“Read your owner’s manual,” he added. “It will describe the individual requirements for your particular machine, and will provide directions on which fuels may be appropriate for your product. You may begin to see fuels higher than 10% ethanol being offered soon, so, remember ‘look before you pump.’” Fuels containing more than 10% ethanol — such as E15 (15% ethanol) — should not be used in outdoor power equipment unless directed in the owner’s manual. Most gas-fueled outdoor power equipment is warranted and designed to run on E10 (10% ethanol) fuel or less.
“And, drain fuel tanks before storing equipment for the winter,” he said. “Fuel more than 30 days old isn’t good for machines. Also service and winterize your lawn mower, string trimmer, leaf blower, and other outdoor power equipment before storing so it’s ready to get jobs done.”
It isn’t always obvious to buyers how the spaces in a home are intended to be utilized. Solid staging can help, but there’s good reason to take the extra steps to stage the outdoor “living room,” as well.
Outdoor spaces are quickly becoming one of the most coveted home features for buyers. They expand living space without expensive renovations, offer a relaxing respite from everyday stress, provide a safe place for kids and pets to play, and create an oasis for entertaining guests.
5 ways to stage the outdoor living room
- Declutter & Clean
Just as with indoor staging, the first step to sprucing up the outdoor living room is to clear dirt and clutter from the space. Store lawn equipment, children’s toys, and pet play things in a shed or garage. Have clients stash lawn ornaments and yard art, especially anything that is personalized. (After all, the goal is to get buyers to envision themselves in the space.) Thin out furniture and patio accessories to make the space look larger. Finally, give the entire area a good scrub down, sweeping away dust and debris to create a fresh, clean canvas.
- Invite the Outdoors In
Blending interior and outdoor living spaces helps the exterior area feel like an extension of the home, not an afterthought. Ensure blinds and curtains are open to the family yard, highlighting the outdoor oasis before the potential buyer even steps through the backdoor. If the weather is nice during a showing, leave sliding patio or French doors open to illustrate just the space’s seamlessness. Finally, ensure the indoor and outdoor décor complement one another by working with your client to utilize similar colors, materials and styles both inside and out.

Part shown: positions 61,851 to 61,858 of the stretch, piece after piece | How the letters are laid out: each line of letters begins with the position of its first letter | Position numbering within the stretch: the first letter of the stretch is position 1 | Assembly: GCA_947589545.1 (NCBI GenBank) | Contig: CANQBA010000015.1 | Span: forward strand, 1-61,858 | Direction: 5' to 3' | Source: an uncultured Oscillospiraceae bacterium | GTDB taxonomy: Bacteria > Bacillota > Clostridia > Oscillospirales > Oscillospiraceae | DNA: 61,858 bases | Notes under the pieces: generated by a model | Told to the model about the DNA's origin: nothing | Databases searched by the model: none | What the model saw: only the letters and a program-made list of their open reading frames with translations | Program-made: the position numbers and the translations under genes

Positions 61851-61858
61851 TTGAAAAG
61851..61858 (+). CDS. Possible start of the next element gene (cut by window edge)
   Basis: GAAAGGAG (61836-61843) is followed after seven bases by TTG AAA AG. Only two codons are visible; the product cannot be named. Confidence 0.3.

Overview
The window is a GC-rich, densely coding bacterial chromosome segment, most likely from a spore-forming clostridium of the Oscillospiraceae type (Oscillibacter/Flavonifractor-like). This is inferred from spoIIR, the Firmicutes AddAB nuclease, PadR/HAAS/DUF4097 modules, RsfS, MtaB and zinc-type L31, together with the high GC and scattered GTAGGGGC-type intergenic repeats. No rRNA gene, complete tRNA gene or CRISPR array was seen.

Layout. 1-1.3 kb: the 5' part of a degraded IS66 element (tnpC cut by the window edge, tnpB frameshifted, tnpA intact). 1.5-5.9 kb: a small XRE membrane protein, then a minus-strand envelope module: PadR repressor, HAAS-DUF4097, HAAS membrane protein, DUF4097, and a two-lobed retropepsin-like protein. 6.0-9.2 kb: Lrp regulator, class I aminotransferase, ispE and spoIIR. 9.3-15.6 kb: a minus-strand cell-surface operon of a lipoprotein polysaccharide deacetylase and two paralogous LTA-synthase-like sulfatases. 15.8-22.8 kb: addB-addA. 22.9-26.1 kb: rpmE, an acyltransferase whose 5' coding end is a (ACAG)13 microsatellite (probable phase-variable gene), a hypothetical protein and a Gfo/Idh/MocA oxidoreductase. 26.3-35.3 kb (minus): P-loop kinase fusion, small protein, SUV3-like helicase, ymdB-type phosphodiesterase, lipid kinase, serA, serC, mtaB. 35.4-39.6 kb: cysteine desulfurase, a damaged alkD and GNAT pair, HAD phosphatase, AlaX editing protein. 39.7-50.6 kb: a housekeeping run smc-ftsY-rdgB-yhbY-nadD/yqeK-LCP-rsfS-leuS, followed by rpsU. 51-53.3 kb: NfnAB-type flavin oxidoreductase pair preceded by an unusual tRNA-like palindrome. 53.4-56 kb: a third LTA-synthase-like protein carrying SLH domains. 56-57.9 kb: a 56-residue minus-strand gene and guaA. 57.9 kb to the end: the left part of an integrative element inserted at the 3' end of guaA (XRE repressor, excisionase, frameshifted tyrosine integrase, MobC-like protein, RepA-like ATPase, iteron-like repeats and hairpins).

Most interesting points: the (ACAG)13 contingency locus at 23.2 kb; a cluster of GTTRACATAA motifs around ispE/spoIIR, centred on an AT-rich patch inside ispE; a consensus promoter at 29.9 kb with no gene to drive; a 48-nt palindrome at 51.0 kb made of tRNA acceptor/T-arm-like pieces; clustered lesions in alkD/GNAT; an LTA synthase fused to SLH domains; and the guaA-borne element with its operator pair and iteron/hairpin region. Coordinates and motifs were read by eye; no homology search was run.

- Create Cozy Sitting Areas
Help your clients arrange their outdoor furniture in a way that invites buyers to sit down and envision themselves enjoying the seller’s backyard. Leave a cold pitcher of iced tea or fresh-squeezed lemonade on the outdoor dining table for this very purpose. Create easy traffic flow throughout the outdoor living room, while offering a number of places for people to sit – at a table, around a fire pit, or in a cozy chair configuration. Also, offer some shade by using umbrellas or outdoor curtains to minimize sun glare and maximize visions of enjoyment in the outdoor living room.
- Soften the Outdoor Space
Introducing a few soft design features into the outdoor area to create an inviting atmosphere. Rugs, throw pillows and upholstered patio furniture are a few ways to accomplish a “cozy” feel. Ensure these items are looking fresh and clean and not worn and dated. It’s relatively inexpensive to swap out new pillows and rugs. Create outdoor ambiance by hanging string lighting, introducing a fire pit in the center of a patio, setting up a zen-like water feature, or adding candles, small plants and freshly-cut flowers to tabletops.
- Utilize Living Landscapes
Nothing says “welcome home” quite like a beautiful living landscape, complete with flowering shrubs, trees, flowers, and other vegetation. Encourage clients to freshen up their family yard by weeding, mulching and planting flower beds and pots with colorful flowers and verdant plants. Vases of flowers can also help bring life – and a pop of color – to outdoor tablescapes.
For more tips, go to http://www.livinglandscapesmatter.com/landscapes-home-investment/.
It’s no secret that curb appeal has a big impact on a buyer’s impression of a home. But summer heat and dry conditions can take a toll on the family yard – and the chances of catching a buyer’s eye. Here are some tips to help sellers keep their lawns looking good throughout the summer.
- Save water for more delicate plantings. Flowering plants may require a little more water during drier conditions. That’s okay since these plants are vital to our birds, bees, hummingbirds and other pollinators.
- Avoid over-watering. Too much water is actually bad for grass, in particular. Overwatering causes the grass roots to grow horizontally, rather than vertically. With less water, the grass has to work harder and will grow its roots deeper into the soil in search of moisture. This helps it do a better job of trapping carbon and releasing oxygen.